A key tool in the renewable energy law (Erneuerbare-Energien-Gesetz, or EEG) is the well-known feed-in tariff (FIT),which requires utilities to accept power from independent generators. The price is set by regulators, according to the cost of each renewable technology. This predictability results in low-risk financing, which lowers the cost of capital-intensive renewables. But because the FIT guarantees producers a fixed payment over twenty years, past higher costs for renewables persist -- and add up. A homeowner with a small rooftop solar system who signed a FIT contract in 2009, for example, will be paid 43 cents per kilowatt-hour through 2029. The rate for a similar system installed this past January fell to 13.7 cents. [Greentechmedia]
Unfortunately for Germany, it's stuck with a backlog of these expensive FIT contracts which cannot be unwritten (or even adjusted), but countries only now starting in earnest can easily avoid this.
But there is another problem that is also serious and is produced by the intermittent nature of solar power. In certain situations this can actually be a benefit, producing most energy just when demand is peaking in areas where there is lots of sunshine and heat, and lots of running aircons as a result.
However in more temperate climates, where the sun can disappear for days, the intermittancy really is a problem. SA contributor John Petersen has summed it up:
The costs utilities pay to smooth and stabilize the filthy electric current from residential PV solar and provide standby facilities for the inevitable cloudy, rainy, gloomy days are huge. Sadly, the residential PV system owners who created the instability in the first place do not pay the costs of intermittency abatement. Instead, those costs are simply folded into the rate base and paid by the utility's other customers. It's a great deal for the PV solar system owner and abusive for all other users of electric power.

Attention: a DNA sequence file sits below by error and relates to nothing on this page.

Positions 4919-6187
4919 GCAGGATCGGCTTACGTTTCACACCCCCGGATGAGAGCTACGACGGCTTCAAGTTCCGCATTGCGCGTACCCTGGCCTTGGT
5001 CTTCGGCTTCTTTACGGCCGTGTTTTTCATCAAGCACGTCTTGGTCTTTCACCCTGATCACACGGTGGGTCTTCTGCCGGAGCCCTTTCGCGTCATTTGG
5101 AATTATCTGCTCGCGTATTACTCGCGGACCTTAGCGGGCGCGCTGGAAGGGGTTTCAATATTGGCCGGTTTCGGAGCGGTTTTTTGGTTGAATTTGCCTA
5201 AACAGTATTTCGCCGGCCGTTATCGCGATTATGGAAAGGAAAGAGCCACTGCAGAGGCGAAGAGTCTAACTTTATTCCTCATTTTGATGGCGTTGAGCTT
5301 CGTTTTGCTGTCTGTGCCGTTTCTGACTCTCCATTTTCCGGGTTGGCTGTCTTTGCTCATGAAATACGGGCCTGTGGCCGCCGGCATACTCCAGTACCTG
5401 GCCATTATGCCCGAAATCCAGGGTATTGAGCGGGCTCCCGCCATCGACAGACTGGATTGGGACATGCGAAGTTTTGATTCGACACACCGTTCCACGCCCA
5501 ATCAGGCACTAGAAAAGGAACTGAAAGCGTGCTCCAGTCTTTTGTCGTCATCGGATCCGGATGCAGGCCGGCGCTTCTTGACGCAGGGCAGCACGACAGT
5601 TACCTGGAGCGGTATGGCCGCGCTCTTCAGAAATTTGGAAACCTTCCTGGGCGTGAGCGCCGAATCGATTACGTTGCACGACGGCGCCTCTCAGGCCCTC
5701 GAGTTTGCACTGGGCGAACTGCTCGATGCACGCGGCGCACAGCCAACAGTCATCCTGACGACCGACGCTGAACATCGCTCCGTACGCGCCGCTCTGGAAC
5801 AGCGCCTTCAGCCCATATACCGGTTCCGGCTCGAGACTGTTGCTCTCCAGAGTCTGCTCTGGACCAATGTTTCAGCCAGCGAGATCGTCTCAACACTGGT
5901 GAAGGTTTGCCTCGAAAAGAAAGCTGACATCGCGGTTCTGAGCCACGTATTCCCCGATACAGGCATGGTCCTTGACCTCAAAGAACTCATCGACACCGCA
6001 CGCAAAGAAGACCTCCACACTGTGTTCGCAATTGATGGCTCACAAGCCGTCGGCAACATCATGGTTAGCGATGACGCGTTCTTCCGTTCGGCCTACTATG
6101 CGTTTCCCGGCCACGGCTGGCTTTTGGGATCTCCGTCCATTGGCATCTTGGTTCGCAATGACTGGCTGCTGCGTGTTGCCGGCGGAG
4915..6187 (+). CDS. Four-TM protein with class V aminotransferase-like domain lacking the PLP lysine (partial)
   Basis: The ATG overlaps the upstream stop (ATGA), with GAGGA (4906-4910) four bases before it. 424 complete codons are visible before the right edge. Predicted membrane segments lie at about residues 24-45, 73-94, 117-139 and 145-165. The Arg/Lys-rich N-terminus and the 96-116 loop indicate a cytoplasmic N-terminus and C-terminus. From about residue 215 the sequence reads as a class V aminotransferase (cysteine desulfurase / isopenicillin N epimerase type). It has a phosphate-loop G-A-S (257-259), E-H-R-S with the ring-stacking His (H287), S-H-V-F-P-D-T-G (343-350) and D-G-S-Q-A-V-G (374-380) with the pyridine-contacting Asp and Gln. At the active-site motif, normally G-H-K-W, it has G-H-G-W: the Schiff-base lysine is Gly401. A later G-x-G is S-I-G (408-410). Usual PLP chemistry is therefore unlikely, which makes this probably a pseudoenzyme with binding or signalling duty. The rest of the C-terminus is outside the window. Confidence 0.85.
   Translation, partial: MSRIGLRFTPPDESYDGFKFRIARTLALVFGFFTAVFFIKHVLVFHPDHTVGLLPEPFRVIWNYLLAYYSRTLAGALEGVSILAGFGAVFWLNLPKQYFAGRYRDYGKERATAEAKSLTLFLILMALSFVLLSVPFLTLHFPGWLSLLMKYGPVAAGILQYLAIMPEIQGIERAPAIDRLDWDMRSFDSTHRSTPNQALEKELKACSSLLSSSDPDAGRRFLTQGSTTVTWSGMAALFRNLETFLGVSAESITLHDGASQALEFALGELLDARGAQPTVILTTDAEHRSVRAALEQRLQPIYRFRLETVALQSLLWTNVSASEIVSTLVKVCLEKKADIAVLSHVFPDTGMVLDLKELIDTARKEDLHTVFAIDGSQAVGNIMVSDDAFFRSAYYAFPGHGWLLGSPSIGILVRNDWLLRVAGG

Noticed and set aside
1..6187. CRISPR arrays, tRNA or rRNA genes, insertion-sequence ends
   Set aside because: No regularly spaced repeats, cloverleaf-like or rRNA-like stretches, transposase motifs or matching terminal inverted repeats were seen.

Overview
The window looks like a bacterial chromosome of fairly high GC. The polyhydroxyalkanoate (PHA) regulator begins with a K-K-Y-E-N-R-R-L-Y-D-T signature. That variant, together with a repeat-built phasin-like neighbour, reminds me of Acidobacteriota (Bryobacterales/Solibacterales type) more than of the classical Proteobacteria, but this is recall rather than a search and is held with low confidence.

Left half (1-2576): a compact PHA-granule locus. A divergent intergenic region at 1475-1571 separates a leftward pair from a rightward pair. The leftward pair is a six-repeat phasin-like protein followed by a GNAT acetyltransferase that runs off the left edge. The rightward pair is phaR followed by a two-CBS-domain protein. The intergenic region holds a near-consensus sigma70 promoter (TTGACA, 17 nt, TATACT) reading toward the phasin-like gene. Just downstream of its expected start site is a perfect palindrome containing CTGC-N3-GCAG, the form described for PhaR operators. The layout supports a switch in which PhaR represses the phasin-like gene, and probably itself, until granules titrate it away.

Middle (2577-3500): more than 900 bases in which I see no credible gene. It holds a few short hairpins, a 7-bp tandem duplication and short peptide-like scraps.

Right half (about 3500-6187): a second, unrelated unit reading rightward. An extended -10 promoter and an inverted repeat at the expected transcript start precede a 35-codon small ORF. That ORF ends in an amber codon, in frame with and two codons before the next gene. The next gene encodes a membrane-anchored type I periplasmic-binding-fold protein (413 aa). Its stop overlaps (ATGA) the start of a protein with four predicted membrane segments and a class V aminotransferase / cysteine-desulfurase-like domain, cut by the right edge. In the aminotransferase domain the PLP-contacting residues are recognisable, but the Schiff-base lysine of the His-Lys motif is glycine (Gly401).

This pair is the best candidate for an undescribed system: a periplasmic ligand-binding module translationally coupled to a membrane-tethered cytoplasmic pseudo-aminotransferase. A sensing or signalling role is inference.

In Germany, where distributed energy (from solar and wind) comprises 20% of electricity production, this can lead to serious problems for utilities:
It is not uncommon for electricity prices to drop to zero on days where solar energy production is high and consumption is low. [Hydrogenfuelnews]
The business model of utilities can become problematic as a result, here is Barclays:
Electric utilities… are seen by many investors as a sturdy and defensive subset of the investment grade universe. Over the next few years, however, we believe that a confluence of declining cost trends in distributed solar photovoltaic (PV) power generation and residential-scale power storage is likely to disrupt the status quo. Based on our analysis, the cost of solar + storage for residential consumers of electricity is already competitive with the price of utility grid power in Hawaii. Of the other major markets, California could follow in 2017, New York and Arizona in 2018, and many other states soon after. In the 100+ year history of the electric utility industry, there has never before been a truly cost-competitive substitute available for grid power. We believe that solar + storage could reconfigure the organization and regulation of the electric power business over the coming decade.
Petersen (in the article cited above) goes as far as to call solar energy a scam and he lists four ways in which it is used to game the system, dumping its costs on others. This might have been true before, but with falling costs this is getting much less serious. Here is Markus Hoehner, CEO of Hoehner Research and Consulting Group:
As Hoehner put it, while the solar industry in the era of high feed-in tariffs was "all about making money," the new era of falling feed-in tariffs and falling solar panel prices has shifted the emphasis: "It's all about saving money," he said. [Greentechmedia]
Petersen himself has to admit that energy storage can resolve this issue:
With a stunning record of four abject failures on four tests of fundamental fairness, there's a very good argument that residential PV solar is more trouble than it's worth, unless the owner acts responsibly and adds enough storage to abate his intermittency.